According to a BRA document, city officials were aware that, without a school, a neighborhood suffers. In 1970, John Warner, then head of the BRA, said “The Back Bay, if we are to preserve it as a neighborhood, will be dealt a very severe blow if the Prince School is closed.” He added, “one of the strong factors in sustaining the neighborhood feeling and development is the neighborhood school.”
Yet the schools closed anyway.
In 2001, Emerson College put its building on Brimmer Street on the market. Several Beacon Hill residents tried to persuade then-superintendent Thomas Payzant and Mayor Menino to establish a public school at that location. An anonymous donor offered to buy the building, being repaid by Boston over several years.
Payzant and Menino rejected the proposal. Some said the mayor didn’t believe Beacon Hill and Back Bay residents would actually use a public school. Maybe Mayor Menino didn’t realize that whenever a meeting was held about a public school, the room was packed.
Another rumor flying around was that one contemptible resident told the mayor that only the children of Beacon Hill and Back Bay were welcome. No one else held that opinion, but the mayor was said to believe that they did.
Whatever the reason for the rejection, Beacon Hill, the Back Bay, and the West End, not to mention the Fenway, are still without schools. The Quincy in Chinatown, the Eliot in the North End and the elementary schools in Charlestown are oversubscribed.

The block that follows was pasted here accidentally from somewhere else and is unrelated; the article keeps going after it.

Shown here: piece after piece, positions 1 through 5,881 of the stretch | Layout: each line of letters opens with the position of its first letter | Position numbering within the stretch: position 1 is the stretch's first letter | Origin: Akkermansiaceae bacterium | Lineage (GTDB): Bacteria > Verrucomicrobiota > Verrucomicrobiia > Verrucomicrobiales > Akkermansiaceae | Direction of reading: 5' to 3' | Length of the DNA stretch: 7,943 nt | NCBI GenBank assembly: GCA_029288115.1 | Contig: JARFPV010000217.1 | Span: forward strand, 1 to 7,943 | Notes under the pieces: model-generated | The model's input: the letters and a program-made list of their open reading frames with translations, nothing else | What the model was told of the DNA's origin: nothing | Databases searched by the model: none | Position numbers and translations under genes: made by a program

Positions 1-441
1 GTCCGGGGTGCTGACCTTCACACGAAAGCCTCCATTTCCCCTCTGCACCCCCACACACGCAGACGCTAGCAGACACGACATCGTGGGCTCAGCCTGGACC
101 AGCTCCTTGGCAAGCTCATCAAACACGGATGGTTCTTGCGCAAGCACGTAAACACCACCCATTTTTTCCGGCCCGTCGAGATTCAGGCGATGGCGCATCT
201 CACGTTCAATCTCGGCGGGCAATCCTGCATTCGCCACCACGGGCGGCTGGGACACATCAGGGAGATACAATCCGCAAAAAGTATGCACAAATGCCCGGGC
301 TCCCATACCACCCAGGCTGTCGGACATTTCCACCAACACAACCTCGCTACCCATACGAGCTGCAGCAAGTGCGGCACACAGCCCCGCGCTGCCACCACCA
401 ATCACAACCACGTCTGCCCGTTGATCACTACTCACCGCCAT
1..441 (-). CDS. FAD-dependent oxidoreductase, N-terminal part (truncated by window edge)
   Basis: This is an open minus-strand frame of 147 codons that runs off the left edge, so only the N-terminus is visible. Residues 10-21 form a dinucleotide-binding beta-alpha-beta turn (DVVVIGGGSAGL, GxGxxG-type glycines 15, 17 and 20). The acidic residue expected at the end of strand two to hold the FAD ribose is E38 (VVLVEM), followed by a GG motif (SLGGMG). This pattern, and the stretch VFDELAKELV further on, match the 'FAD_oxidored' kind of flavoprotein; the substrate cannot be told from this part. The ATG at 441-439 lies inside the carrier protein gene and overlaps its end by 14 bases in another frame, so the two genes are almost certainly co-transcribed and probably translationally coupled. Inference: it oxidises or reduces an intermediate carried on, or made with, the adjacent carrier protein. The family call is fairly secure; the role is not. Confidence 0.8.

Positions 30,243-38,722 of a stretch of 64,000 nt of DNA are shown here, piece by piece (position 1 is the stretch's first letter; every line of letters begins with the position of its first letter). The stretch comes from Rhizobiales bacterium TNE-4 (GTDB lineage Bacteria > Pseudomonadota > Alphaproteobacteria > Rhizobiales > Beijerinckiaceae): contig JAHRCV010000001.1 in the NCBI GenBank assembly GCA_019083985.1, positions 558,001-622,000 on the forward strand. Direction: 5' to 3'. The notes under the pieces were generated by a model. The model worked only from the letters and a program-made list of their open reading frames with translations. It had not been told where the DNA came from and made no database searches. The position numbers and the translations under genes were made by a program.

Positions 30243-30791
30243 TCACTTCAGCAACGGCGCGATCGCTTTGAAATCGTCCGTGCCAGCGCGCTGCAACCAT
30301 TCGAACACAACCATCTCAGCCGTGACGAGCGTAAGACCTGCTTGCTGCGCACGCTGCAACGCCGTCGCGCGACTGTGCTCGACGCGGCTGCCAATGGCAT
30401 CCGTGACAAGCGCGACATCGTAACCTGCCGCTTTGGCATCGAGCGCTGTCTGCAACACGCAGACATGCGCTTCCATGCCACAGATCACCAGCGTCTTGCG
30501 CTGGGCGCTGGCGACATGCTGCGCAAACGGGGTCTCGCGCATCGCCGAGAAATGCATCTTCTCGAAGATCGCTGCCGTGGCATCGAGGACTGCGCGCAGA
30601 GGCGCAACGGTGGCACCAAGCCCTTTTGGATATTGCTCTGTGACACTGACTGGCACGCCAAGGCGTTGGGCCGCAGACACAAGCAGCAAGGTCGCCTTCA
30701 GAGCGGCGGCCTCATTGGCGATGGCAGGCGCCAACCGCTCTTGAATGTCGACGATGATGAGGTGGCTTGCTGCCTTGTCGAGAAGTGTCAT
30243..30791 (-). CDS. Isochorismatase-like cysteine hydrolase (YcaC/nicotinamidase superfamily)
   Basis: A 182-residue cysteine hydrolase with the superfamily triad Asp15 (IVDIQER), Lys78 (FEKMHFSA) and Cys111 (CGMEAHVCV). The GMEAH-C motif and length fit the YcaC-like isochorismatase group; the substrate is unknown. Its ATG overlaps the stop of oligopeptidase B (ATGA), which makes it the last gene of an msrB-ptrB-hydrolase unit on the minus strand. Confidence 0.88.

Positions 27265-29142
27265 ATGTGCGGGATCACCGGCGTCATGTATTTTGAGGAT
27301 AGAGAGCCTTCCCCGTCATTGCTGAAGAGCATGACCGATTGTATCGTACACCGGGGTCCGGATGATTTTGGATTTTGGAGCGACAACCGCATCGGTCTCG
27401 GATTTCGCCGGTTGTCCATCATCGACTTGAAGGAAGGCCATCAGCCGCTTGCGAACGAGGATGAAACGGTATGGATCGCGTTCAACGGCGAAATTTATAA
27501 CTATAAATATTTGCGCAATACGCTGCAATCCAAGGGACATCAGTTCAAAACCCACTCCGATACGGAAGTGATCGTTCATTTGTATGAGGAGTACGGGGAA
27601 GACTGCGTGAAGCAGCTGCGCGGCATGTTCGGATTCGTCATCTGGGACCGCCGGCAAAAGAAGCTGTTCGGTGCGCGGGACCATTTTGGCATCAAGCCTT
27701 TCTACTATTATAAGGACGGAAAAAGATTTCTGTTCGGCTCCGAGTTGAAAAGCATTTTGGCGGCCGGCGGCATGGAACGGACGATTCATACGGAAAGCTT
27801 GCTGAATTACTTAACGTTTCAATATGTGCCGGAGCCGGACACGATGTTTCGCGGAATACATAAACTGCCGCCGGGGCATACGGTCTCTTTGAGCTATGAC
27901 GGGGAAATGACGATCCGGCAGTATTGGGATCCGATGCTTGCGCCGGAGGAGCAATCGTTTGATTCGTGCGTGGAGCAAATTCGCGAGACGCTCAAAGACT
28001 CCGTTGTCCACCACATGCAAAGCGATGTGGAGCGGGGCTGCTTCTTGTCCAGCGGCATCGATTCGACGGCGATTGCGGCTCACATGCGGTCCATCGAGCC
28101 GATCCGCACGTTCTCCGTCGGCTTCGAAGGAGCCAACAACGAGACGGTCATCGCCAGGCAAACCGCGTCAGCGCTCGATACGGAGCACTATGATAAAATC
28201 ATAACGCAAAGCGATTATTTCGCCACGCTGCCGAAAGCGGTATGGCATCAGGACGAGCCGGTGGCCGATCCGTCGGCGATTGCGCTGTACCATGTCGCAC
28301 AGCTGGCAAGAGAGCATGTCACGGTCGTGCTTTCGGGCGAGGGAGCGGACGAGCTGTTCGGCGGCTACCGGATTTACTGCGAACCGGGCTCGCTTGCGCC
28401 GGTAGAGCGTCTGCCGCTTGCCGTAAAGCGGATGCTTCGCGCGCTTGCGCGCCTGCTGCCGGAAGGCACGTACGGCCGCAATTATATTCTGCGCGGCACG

This circumstance means that 70 percent of the children born on Beacon Hill do not grow up there, according to the Beacon Hill Civic Association. It means school-created obstacles prevent downtown parents from sending kids to the public schools. For example, South Boston residents get their first choice in schools more than 90 percent of the time. Beacon Hill and Back Bay parents get their first choice only 43 percent of the time. So they move.
Even as the BPS tries to make schools more walkable for most kids, downtown kids don’t have a choice. There are no schools to walk to.
This situation is unfair to downtown kids, and it is bad for Boston. It is embarrassing that the city forward thinking enough to educate black children when most blacks still were slaves can’t educate the children now living in that same neighborhood. Mayor Menino is back on his feet. Make it happen, Mayor.
Downtown View is a regular column by Karen Cord Taylor who founded The Beacon Hill Times weekly newspaper in 1995 and served as its editor and publisher until late 2007. She also founded and served as editor and publisher of the Charlestown Patriot-Bridge and The Back Bay Sun weeklies. Her column appears in those newspapers as well as the Regional Review, which serves Boston’s North End. These weeklies are now owned by the Independent Newspaper Group. She is the author of “Blue Laws, Brahmins and Breakdown Lanes: An Alphabetic Guide to Boston and Bostonians” and the co-author of “The Lady Architects,” a book about three women who practiced architecture in New England and elsewhere in the early 20th century. She lives in downtown Boston and blogs at BostonColumn.com.